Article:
anywhere is optional any more, so dig out that pith helmet.



TOP 20 COUNTRIES BY ADVERTISING EXPENDITURE GROWTH 2001/2000

Country Adspend Population GDP 2000 GDP 2001

year-on-year (millions) (dollars US (est)

% change billion) (USdollars

2001 vs 2000 billion)

1 Romania 50.4 22.5 34.1 34.9

2 Myanmar 42.8 45.1 505.5 674.9

3 Mexico 35.4 97.4 514.0 529.9

4 Russia 33.0 146.0 195.7 206.5

5 Turkey 30.2 64.4 208.9 216.2

6 Venezuela 28.5 23.7 100.5 103.5

7 Indonesia 24.1 209.3 147.8 162.9

8 Hungary 20.1 10.1 56.9 63.3

9 South Korea 17.9 46.9 449.1 491.3

10 China 17.4 1,266.80 1,074.20 1,181.60

11 Thailand 16.2 61.1 136.6 148.7

12 Bulgaria 16.0 8.2 13.7 15.4

13 Portugal 16.0 10.0 114.3 121.1

14 India 13.2 986.6 514.3 578.4

15 Philippines 12.4 75.8 82.5 88.8

16 Lithuania 11.9 3.7 11.2 12.3

17 Estonia 11.0 1.4 5.9 6.5

18 Singapore 10.9 3.9 99.3 105.5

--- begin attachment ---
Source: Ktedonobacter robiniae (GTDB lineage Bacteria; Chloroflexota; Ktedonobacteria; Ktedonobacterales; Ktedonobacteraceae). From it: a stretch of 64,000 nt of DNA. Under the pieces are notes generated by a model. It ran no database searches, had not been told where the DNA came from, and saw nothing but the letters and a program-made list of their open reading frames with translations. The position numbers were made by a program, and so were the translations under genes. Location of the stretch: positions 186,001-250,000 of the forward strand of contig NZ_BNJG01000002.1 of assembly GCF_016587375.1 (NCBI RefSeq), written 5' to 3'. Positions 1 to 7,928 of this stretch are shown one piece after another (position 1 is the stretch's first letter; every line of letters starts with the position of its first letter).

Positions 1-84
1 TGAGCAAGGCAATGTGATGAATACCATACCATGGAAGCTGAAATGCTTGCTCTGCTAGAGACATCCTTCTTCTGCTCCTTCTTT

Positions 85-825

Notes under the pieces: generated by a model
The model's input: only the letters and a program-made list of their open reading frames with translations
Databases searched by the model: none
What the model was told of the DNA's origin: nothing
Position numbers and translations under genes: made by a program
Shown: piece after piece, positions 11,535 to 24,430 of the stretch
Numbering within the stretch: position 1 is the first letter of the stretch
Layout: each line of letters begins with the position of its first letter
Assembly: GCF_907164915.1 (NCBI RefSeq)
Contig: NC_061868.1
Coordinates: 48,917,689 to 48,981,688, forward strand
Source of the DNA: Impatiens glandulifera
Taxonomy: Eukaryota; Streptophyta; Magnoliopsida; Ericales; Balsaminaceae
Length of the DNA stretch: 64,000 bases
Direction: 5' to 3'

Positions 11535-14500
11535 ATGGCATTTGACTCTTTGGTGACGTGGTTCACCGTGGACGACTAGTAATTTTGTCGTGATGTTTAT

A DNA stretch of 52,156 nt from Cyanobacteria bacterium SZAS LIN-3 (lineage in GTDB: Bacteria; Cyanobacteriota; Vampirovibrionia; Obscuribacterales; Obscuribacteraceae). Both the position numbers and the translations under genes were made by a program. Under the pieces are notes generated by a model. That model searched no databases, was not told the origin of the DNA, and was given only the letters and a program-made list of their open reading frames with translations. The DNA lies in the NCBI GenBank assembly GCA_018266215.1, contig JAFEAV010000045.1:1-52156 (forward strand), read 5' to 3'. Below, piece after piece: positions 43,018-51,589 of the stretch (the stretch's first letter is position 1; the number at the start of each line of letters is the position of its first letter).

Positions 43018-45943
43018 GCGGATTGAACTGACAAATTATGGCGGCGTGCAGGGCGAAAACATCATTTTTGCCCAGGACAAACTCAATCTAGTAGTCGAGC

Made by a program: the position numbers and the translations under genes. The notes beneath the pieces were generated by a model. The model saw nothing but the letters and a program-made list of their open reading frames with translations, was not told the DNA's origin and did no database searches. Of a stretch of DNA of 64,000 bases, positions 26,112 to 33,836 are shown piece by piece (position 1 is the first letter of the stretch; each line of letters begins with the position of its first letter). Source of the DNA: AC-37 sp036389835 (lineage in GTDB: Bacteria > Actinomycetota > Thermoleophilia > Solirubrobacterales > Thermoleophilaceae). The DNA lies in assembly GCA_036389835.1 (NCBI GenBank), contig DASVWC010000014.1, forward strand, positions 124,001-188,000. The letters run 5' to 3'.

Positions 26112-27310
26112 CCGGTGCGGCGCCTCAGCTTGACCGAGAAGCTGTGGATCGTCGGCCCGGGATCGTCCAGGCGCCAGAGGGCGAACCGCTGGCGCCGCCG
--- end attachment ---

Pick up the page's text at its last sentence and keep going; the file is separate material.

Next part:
19 Belgium 10.8 10.2 262.8 274.8

20 Brazil 10.4 164.0 580.9 604.1

Country Adspend as Adspend as TV Newspapers

% age of % age of adspend adspend

GDP 2000 GDP 2001 2001 2001

(est) (est US (est US

dollars m) dollars m)

1 Romania 0.504 0.569 157 24

2 Myanmar 0.004 0.004 19 7

3 Mexico 0.965 1.147 3,397 850

4 Russia 0.57 0.718 1,195 160

5 Turkey 0.516 0.519 475 389

6 Venezuela 1.493 1.432 1,029 309

7 Indonesia 0.723 0.813 830 329

8 Hungary 1.747 1.885 698 165

9 South Korea 1.418 1.528 1,981 3,586

10 China 0.442 0.472 2,578 1,813

11 Thailand 1.098 1.172 879 569

12 Bulgaria 0.589 0.605 65 23

13 Portugal 1.572 1.722 1,199 241

14 India 0.319 0.321 732 912

15 Philippines 0.665 0.695 373 100

16 Lithuania 0.411 0.419 21 20

17 Estonia 0.863 0.856 14 26

18 Singapore 0.923 0.964 358 501

19 Belgium 0.752 0.797 920 509

20 Brazil 1.073 1.14 3,902 1,618

Country Magazines Total Total

adspend adspend adspend

2001 2001 2000

(est.US (est.US (est.US

dollars m) dollars m) dollars m)

1 Romania 0 199 172

2 Myanmar 1 29 21

3 Mexico 292 6,076 4,959

4 Russia 0 1,483 1,115

5 Turkey 72 1,122 1,078

6 Venezuela 24 1,482 1,500

7 Indonesia 80 1,325 1,068

8 Hungary 173 1,194 994

9 South Korea 255 7,505 6,366

10 China 160 5,578 4,753

11 Thailand 82 1,742 1,499

12 Bulgaria 5 93 80

13 Portugal 313 2,084 1,797

14 India 0 1,857 1,640

15 Philippines 0 617 549

16 Lithuania 4 52 46

17 Estonia 7 56 51

18 Singapore 49 1,016 916

19 Belgium 307 2,190 1,976

20 Brazil 647 6,885 6,235